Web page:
Contact Victor Williamson with your questions about simulator based experiential education programs for your school. Director@SpaceCampUtah.org

Tuesday, December 25, 2018

Santa Credits the Space Academy's Young Coders for A Successful Christmas Despite the Government Shutdown. The Imaginarium.

Renaissance Space Academy's Intermediate Coders sent this picture to Santa after
delivering a picture perfect Christmas. 

      Gloom spread over Santa's workshop the evening of December 22nd as word of the United States Government shutdown reached the North Pole by carrier penguin. Because of the shutdown, Santa wouldn't have access to information from the United States Space Command; information Santa relies on to track weather systems and potential midair hazards like jets, helicopters, blimps, and drones.  
     At an emergency meeting held around Santa's kitchen table over spiced eggnog and festive confections hot out of Mrs. Claus's oven, Santa and his chief elves brainstormed alternatives.  Who could they trust to get them safely from home to home around the world? Who could they trust to reroute passenger, cargo, private, and military aircraft to avoid a tragic metal on reindeer encounter?  The British? With Brexit on the horizon there was a fear of unstaffed facilities at the British Defense Office.  The French wouldn't consider working overtime. The Germans didn't have the skills necessary for such a complex task.  The Chinese don't believe in Santa and the Russians celebrate Christmas in January. 
     "All is lost, raise your hands if you vote to cancel Christmas." Santa's question dropped onto the table with a thud. There was pause followed by a small voice.
     "Wait, I think I know a way to deliver Christmas safely." All eyes turned to the littlest elf.  "What about the Space Academy?"  
     Santa shot out of his seat sending his chair flying back into Mrs. Claus's ironing board. "The Space Academy!  Why didn't I think of that?"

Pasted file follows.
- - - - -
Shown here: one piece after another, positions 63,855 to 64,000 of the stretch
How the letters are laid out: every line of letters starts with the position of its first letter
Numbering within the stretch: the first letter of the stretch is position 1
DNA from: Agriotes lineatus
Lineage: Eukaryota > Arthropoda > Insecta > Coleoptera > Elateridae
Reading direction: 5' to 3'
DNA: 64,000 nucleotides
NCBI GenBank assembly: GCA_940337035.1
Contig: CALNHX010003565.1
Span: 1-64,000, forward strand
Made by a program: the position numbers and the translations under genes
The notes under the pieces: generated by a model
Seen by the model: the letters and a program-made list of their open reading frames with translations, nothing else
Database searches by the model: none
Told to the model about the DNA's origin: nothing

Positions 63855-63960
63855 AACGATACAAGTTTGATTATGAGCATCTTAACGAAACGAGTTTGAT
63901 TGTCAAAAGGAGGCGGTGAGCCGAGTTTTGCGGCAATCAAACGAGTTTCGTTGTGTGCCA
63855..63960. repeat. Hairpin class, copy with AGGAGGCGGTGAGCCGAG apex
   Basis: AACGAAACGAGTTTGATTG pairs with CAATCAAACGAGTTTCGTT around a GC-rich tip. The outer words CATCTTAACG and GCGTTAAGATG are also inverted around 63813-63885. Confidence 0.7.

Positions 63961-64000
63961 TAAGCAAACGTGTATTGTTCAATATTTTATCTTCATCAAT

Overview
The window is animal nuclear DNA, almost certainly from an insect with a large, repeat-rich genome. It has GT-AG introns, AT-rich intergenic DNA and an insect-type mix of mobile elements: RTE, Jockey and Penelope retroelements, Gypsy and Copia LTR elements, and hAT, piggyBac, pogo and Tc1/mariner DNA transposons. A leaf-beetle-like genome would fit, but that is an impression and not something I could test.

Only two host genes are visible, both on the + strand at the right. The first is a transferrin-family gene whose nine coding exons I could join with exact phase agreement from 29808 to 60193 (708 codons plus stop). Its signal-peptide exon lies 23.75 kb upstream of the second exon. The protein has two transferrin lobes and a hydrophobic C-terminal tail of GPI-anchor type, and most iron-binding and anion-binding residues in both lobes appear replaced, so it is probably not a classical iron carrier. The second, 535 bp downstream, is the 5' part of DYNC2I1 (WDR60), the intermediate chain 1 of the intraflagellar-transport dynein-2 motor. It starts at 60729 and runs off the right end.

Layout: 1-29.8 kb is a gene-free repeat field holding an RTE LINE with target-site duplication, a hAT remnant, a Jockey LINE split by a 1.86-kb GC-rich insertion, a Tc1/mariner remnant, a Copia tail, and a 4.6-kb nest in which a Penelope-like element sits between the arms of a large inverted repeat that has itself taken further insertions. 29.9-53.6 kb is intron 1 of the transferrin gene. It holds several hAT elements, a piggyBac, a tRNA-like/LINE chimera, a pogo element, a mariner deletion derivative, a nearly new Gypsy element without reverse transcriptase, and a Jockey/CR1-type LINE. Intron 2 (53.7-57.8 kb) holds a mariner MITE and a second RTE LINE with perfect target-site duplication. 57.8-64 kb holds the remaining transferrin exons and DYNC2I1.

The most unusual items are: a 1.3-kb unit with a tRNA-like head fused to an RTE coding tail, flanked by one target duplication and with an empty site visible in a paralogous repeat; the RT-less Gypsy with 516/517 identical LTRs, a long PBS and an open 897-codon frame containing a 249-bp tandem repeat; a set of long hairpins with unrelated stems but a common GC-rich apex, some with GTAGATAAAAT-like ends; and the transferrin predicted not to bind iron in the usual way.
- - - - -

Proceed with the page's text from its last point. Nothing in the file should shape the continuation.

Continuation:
The text asking for emergency assistance appeared on my phone late into the night on December 22nd from North Pole Telecommunications.  "Be informed," it read, "that Santa is in need of the Academy's Young Coders to make Christmas a reality for the children worldwide."  The rest of the text explained the situation. 
     By early morning, December 23rd, I had Renaissance Space Academy's Intermediate Young Coders Club in my classroom with computers on and ready for action.  We had to be ready, knowing Santa would soon be on his way toward Australia and New Zealand. Christmas arrives in those countries first. 
     I gave each row its assignments:
  
     •  Rows one and two handled weather tracking. 
     •  Rows three and four dealt with air traffic.  Their coding skills were put to the test. Several nations were reluctant to turn over their air traffic computers to our young coders.  No problem. Our intermediates hack straight in and accessed all the information Santa needed to navigate the skies safely.  
     •  Rows 5 and 6 dealt with hackers.  Every Christmas thousands of Grinchlike programmers attempt to hack into Santa's GPS to confuse the reindeer with inaccurate global positioning information. Row 5 and 6 handled them brilliantly. First they intercepted and disarmed the malware. Secondly they identified who it was who sent the malicious code, and lastly they accessed Santa's Naughty and Nice list and promptly removed the mischievous rascals name from the "Good" column.

     Christmas was a success and you can thank the Space Academy's Intermediate Coders for it.  They worked tirelessly for 48 straight hours living on soda and Smith's donuts so you and your family could enjoy the holiday.  Isn't this what you expect?

Merry Christmas and Happy New Year from all of at the Space Academy!

Mr. Williamson

The Imaginarium











































































      

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